I think you get the picture. Without moving our bodies often and maintaining strength, flexibility and balance, the idea of what being a grandparent looked like for us in those early days may be much different in reality. Aging doesn't have to look like that. It isn't inevitable.
What does it take? I'll tell you. Consistently moving throughout the day; walking, taking stairs, raising up on your toes when at the kitchen sink, sitting almost on the chair and then getting up before you are fully resting on it, squeezing a towel tightly with your hands and twisting it, doing balance moves from standing such as lifting one knee up while gently holding onto a chair or wall, practicing getting up and down from the floor and even doing some cursive writing to keep those fingers moving!
A good plan includes foundation exercises, like squats, lunges, planks and push-ups that mimic the moves we do every day and so are imperative in order to keep us in good shape, able to perform all the functions daily living demands of us – including sharing all of those wonderful moments with our grandchildren when we go hiking, snowshoeing, skiing, etc. These are advanced moves if you are just starting out, but each of these exercises have easier variations to begin with first, progressing as we are able. For instance, squats can be sitting down on a chair and getting up just as we touch, lunges can be done while holding a chair or wall and not going deep, planks can be done from the knees and push-ups can be done standing up and using a wall.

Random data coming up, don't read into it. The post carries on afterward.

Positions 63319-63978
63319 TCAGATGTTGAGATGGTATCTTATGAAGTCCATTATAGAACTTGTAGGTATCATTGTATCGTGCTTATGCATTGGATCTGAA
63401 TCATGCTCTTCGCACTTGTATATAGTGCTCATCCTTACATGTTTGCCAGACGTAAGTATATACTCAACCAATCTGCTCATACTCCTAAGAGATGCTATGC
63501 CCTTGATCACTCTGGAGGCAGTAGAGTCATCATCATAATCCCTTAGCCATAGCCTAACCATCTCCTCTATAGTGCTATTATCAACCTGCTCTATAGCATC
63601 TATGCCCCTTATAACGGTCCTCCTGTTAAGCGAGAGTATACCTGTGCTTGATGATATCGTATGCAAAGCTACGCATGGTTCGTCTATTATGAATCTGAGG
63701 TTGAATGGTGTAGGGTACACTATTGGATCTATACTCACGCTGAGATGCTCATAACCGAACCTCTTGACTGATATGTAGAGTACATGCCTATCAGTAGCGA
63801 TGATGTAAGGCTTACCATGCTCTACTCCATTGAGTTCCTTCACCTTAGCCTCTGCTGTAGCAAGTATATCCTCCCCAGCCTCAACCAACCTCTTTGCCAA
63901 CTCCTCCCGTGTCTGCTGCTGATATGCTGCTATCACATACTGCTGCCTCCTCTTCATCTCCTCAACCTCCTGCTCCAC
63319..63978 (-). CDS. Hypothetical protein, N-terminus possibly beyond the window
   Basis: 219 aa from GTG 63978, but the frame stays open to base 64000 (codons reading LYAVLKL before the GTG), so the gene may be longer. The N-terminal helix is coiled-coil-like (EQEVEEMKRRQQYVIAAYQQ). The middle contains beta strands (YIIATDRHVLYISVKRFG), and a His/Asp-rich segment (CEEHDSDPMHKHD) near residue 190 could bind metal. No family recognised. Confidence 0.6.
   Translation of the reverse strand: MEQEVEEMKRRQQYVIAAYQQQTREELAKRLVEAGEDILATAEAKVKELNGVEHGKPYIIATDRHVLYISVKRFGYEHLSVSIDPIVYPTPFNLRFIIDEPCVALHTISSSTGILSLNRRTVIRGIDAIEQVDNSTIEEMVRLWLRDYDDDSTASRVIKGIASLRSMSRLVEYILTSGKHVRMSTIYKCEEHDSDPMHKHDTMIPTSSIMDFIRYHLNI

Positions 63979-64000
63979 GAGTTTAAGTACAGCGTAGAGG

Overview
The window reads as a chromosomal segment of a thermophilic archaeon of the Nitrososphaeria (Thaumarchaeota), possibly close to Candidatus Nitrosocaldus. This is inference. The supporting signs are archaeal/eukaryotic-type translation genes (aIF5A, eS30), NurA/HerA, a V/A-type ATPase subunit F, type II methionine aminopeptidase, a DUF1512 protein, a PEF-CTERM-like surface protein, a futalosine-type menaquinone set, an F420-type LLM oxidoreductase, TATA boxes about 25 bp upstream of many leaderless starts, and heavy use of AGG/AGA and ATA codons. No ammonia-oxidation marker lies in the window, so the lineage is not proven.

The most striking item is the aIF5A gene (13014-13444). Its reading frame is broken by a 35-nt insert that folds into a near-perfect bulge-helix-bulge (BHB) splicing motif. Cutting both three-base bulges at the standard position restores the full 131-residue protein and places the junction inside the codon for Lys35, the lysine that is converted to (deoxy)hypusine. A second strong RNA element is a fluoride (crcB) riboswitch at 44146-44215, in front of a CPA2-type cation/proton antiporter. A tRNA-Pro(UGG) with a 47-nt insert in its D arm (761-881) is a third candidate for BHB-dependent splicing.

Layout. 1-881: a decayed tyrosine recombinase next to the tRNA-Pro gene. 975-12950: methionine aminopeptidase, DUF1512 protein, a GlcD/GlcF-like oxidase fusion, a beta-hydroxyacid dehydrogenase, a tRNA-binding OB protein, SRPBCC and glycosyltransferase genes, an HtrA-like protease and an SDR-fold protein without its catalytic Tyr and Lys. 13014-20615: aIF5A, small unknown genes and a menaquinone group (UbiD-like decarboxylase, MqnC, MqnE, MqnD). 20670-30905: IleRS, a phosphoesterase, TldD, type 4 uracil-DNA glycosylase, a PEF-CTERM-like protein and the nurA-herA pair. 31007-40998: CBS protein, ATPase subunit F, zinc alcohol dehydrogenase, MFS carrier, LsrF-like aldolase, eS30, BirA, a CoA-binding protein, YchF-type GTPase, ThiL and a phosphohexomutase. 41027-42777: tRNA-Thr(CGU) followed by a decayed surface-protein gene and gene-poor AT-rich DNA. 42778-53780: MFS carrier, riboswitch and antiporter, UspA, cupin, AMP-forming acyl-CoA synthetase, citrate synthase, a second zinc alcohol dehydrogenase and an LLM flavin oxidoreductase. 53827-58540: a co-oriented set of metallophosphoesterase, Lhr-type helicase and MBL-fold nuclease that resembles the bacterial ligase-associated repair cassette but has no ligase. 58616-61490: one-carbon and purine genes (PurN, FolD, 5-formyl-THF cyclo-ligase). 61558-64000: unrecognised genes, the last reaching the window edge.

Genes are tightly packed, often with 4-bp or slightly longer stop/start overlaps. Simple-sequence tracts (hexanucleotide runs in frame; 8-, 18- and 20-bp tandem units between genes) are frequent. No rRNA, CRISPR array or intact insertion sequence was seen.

The key here is to make the activities you choose sustainable and not set yourself up for failure by planning too much at once. Start small, like taking a short walk, then doing that walk more often until you're doing it every other day, and eventually making it longer in duration, then add a hill. Build slowly but surely and add other moves as you go along until you have a well-balanced program that suits your ability. The other thing I would say is make it enjoyable. If it feels like a chore, it isn't going to be sustainable.
Committing to a healthy lifestyle of fitness needn't cost anything – unless you want it to. There are many paths to fitness, some of which do mean you need to spend some money, including going to see a physiotherapist to get an exercise program designed to meet your needs, hiring a personal trainer, joining a gym or purchasing some equipment for your home. You can even become competitive in sport, if you desire. There is something for every person and every pocketbook. Just remember, you're never too old to start.
I'll say that again because it is very important. You are never too old to start.
All of this can change how we interact with our grandchildren in the future and how well we age. Commit to a lifestyle of daily movement so you can enjoy these special years by being the best you can be.
Sheila is the force behind Grandma Moves, an Instagram account that encourages everyone to keep moving throughout their lives. Follow her for daily inspiration: @grandma_moves.